_____________________________

About Third Tier

Established in 2008, Third Tier only works for IT Professionals by providing them with access to advanced support services. No one can know it all these days, so we give IT pros a place to go to get the hands on support they need in areas they normally don’t work in or problems they’ve never encountered. We also work on projects, fix their accounting practices and do many, many migrations and other installations. Our staff covers a wide range of technologies.

Website: http://www.thirdtier.net

Helpdesk: https://helpdesk.thirdtier.net

Blog: http://www.thirdtier.net/blog



Read more »



Mar
29
It's time to take a fresh look at Windows Defender
Posted by Amy Babinchak on 29 March 2018 01:51 PM

Microsoft has stuck to it with Windows Defender. For several years it kind of sat there and didn’t do much. (I’m sure some Microsoft person just cringed.) But now it’s a full-fledged antivirus, antimalware, anti-ransomware protection machine that is built-in and free. It is specifically designed to protect Windows 10 and does so by protecting not only against drive-by downloads, definitions, and definition-less behavior tracking but it also protects against fileless malware running in memory via bad WMI, PowerShell, vbscript, and DLL’s. I’m going to argue that it’s the best way to protect your Windows 10 computers — in my MSP practice we’ve made the decision to not install any third party A/V onto Windows 10 computers. In fact, Defender was recently credited with averting what could have been a massive worldwide cyberattack.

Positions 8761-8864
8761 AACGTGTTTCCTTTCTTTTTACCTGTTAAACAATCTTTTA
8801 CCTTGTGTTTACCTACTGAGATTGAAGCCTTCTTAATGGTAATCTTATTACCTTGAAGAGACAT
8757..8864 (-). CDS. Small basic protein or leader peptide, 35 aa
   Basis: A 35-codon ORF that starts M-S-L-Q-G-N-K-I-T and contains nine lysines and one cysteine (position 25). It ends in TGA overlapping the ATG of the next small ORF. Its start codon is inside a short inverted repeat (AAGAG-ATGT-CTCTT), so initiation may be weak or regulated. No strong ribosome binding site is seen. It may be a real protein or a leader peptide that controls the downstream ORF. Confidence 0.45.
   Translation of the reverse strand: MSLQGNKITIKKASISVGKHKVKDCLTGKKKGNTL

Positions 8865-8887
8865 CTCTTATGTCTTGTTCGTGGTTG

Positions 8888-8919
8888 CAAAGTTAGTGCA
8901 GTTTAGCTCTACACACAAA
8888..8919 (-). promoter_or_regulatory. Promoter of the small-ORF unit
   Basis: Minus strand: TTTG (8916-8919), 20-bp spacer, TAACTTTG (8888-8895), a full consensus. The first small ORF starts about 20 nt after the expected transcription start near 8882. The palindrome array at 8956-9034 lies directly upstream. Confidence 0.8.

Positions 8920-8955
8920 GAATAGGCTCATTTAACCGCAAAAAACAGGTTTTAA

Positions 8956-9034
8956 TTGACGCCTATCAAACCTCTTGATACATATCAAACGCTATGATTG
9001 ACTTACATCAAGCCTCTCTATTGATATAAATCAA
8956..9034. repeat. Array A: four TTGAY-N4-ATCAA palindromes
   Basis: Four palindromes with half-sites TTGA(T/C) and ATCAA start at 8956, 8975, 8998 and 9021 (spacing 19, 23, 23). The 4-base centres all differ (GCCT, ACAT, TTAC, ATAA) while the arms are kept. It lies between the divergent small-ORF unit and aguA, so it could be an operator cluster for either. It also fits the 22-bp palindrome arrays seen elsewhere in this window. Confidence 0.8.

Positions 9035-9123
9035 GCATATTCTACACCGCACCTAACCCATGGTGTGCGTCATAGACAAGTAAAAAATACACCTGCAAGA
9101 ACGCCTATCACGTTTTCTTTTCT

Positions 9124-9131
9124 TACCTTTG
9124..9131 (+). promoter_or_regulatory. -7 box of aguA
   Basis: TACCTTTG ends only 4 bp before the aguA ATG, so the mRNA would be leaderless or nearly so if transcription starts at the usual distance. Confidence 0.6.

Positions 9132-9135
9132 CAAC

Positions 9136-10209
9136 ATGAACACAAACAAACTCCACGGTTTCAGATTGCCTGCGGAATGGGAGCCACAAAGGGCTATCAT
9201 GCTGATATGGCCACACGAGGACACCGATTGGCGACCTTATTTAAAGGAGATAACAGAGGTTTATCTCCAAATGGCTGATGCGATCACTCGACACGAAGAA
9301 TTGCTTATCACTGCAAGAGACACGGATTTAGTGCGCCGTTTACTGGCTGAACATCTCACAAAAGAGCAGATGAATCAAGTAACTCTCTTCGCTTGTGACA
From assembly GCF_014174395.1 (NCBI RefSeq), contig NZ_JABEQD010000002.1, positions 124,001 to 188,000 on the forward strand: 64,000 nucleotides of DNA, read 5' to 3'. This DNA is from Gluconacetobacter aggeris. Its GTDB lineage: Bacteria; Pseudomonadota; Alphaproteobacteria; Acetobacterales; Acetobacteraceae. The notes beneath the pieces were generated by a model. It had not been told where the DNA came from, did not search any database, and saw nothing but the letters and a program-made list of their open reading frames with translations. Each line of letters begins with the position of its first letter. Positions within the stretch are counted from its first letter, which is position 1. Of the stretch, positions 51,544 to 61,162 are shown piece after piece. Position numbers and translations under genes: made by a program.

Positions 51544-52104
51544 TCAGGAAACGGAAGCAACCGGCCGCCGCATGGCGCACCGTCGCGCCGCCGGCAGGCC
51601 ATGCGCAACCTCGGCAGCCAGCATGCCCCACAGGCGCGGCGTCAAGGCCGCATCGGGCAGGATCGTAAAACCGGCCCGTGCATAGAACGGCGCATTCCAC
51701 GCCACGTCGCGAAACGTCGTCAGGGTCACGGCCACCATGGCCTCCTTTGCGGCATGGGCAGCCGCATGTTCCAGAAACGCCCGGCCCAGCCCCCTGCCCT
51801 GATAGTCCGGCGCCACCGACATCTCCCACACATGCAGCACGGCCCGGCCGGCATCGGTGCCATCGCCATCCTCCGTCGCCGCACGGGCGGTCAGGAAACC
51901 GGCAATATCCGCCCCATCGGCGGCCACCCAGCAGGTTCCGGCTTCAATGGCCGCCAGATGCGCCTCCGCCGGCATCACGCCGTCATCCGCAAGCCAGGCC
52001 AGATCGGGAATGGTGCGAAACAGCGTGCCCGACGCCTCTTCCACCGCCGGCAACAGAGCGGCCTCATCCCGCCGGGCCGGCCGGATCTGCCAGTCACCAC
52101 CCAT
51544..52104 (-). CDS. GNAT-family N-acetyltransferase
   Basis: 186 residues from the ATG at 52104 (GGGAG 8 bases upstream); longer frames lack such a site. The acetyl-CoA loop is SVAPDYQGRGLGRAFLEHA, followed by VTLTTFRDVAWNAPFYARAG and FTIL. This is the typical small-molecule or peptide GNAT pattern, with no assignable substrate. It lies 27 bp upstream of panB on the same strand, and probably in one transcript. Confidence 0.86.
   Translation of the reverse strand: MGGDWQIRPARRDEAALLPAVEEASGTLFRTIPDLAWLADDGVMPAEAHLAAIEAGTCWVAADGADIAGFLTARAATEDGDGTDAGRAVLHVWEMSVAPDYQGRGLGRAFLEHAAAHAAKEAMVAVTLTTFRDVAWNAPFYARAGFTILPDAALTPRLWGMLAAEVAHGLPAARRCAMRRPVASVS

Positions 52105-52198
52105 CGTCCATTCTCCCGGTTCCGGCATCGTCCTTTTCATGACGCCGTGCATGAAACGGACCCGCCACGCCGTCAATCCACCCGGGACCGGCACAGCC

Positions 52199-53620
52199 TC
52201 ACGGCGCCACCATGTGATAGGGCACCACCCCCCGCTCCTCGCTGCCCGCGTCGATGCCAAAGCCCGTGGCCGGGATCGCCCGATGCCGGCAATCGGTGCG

For those of you who aren’t there yet, you should know that Microsoft has made a big deal about Defender playing nice with other antivirus applications, but what that means is that Defender takes a backseat and you lose some significant security features. Let’s take a look at what happens when you install another A/V product onto Windows 10.

Windows Defender passive mode

 
Windows Defender

 

Microsoft

Windows Defender has two modes, active and passive. The mode is switched automatically depending on whether another A/V is present on the machine or not. That other A/V has to be Defender aware. Certainly, by now they should all be, but you could encounter some that aren’t. I would call into question their modernity if that is the case.

Active mode: This is when Defender is on and no third-party A/V is installed. You get Enhanced rootkit and bootkit detection, offline scanning and cleaning, online scanning and cleaning, real-time protection from virus, malware, rootkits, and spyware. It also has cloud-delivered protection for near instant updates and dedicated protection based on Microsoft’s Big Data learning.

Passive mode: This is when a third party antivirus product is installed. When this occurs Windows Defender A/V will be disabled. However, you do have one option. You can manually enable something called “limited periodic scanning.” Consider it a fail-safe. When enabled, Defender will do a quick scan occasionally. To enable this open Windows Defender, go to Anti-Virus Protection Settings. Here you’ll see your antivirus software listed. Expand the Windows Defender options and toggle periodic scanning to On.

Many of the blogs you’ll see on the Internet say that Windows Defender antivirus gets disabled automatically when you install a third party A/V product. This is true, but it isn’t as straightforward as it sounds. What is frequently missed is an understanding that other defensive features are also disabled because they are part of the A/V feature set in Defender.

Malware protections get disabled, too

 

Below is a chart showing that attack surface reduction, network protection, and controlled folder access are also disabled when real-time protections are not enabled. (This is another way of saying that Defender is in passive mode.)

Windows Defender